Reforma estructural, contención de los salarios y ganancias del capital: la experiencia mexicana
AbstractIn Mexico, wages have stagnated and profits have increased since 1980. This paper analyzes the causes of this performance both at an aggregate and sectorial level. Although in theory trade liberalization should have led to increased wages and a reduction of profits, an unlimited supply of labor prevented wages from increasing and transformed productivity gains in higher returns on capital. Growth of qualified employment was not the result of generalized technological advances; it reflected changes in the composition of labor supply. Higher investment in human capital does not necessarily lead to higher productivity or income. If the improvement in education of the labor force is to generate higher productivity, a public policy of stimulus for economic growth is required.
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Bibliographic InfoArticle provided by Universidad Externado de Colombia - Facultad de Economía in its journal Revista de Economía Institucional.
Volume (Year): 7 (2005)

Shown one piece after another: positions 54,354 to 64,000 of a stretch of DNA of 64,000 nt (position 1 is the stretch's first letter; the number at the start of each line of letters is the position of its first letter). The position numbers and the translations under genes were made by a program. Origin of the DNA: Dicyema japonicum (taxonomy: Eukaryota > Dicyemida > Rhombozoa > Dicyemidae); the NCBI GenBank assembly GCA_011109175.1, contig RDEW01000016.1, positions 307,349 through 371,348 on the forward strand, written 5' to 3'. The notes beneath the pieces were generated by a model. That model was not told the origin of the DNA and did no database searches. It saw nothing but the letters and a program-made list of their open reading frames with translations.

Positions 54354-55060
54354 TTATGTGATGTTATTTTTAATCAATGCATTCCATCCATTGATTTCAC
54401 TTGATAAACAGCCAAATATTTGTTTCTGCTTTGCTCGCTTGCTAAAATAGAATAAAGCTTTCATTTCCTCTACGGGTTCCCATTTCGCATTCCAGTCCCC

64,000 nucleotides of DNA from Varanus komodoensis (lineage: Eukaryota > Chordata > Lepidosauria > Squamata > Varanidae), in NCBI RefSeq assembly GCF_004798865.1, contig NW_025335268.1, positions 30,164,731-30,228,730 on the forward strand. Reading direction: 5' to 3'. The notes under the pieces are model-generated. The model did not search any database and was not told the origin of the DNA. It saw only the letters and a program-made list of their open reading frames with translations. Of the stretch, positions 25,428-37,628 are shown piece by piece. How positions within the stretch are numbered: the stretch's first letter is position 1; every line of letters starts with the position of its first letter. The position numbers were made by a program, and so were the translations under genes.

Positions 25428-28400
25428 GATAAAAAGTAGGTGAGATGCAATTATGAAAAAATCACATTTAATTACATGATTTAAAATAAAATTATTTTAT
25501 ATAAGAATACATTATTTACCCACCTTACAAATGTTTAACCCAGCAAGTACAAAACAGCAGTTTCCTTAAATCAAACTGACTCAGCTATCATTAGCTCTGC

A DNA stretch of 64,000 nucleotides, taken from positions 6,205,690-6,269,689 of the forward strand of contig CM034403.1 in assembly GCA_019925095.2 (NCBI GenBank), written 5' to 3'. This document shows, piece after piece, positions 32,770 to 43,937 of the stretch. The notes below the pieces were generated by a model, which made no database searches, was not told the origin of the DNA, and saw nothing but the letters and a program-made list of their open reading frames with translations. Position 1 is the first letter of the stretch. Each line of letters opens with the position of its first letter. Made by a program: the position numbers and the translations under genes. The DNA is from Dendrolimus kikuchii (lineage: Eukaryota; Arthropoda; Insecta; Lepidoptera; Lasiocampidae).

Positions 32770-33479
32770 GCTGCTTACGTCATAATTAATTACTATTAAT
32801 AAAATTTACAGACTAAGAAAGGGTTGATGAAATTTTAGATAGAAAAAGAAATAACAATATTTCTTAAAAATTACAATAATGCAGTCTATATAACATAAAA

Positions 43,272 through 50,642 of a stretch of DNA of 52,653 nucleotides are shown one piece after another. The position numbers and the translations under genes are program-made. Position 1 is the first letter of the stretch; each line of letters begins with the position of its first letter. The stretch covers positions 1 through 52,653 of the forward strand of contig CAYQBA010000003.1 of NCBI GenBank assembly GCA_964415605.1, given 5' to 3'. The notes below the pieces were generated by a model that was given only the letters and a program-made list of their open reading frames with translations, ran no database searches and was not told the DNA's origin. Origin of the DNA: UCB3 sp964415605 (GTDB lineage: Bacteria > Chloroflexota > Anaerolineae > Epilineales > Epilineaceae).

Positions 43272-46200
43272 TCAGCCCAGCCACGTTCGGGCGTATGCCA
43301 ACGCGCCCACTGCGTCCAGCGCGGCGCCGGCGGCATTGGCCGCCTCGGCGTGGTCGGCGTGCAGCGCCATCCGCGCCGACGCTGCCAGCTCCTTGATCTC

Issue (Month): 12 (January-June)
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More information through EDIRC
wage; profit; skills; technology; liberalization;
Find related papers by JEL classification:
- J21 - Labor and Demographic Economics - - Demand and Supply of Labor - - - Labor Force and Employment, Size, and Structure
- J24 - Labor and Demographic Economics - - Demand and Supply of Labor - - - Human Capital; Skills; Occupational Choice; Labor Productivity
- J31 - Labor and Demographic Economics - - Wages, Compensation, and Labor Costs - - - Wage Level and Structure; Wage Differentials
- O15 - Economic Development, Technological Change, and Growth - - Economic Development - - - Economic Development: Human Resources; Human Development; Income Distribution; Migration
- O32 - Economic Development, Technological Change, and Growth - - Technological Change; Research and Development; Intellectual Property Rights - - - Management of Technological Innovation and R&D
Please report citation or reference errors to , or , if you are the registered author of the cited work, log in to your RePEc Author Service profile, click on "citations" and make appropriate adjustments.:
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"Trade, Technology and Wage Inequality,"
95-20, Columbia - Graduate School of Business.
- Gordon H. Hanson, 2003. "What Has Happened to Wages in Mexico since NAFTA?," NBER Working Papers 9563, National Bureau of Economic Research, Inc.
- William Easterly & Norbert Fiess & Daniel Lederman, 2003. "NAFTA and Convergence in North America: High Expectations, Big Events, Little Time," JOURNAL OF LACEA ECONOMIA, LACEA - LATIN AMERICAN AND CARIBBEAN ECONOMIC ASSOCIATION.
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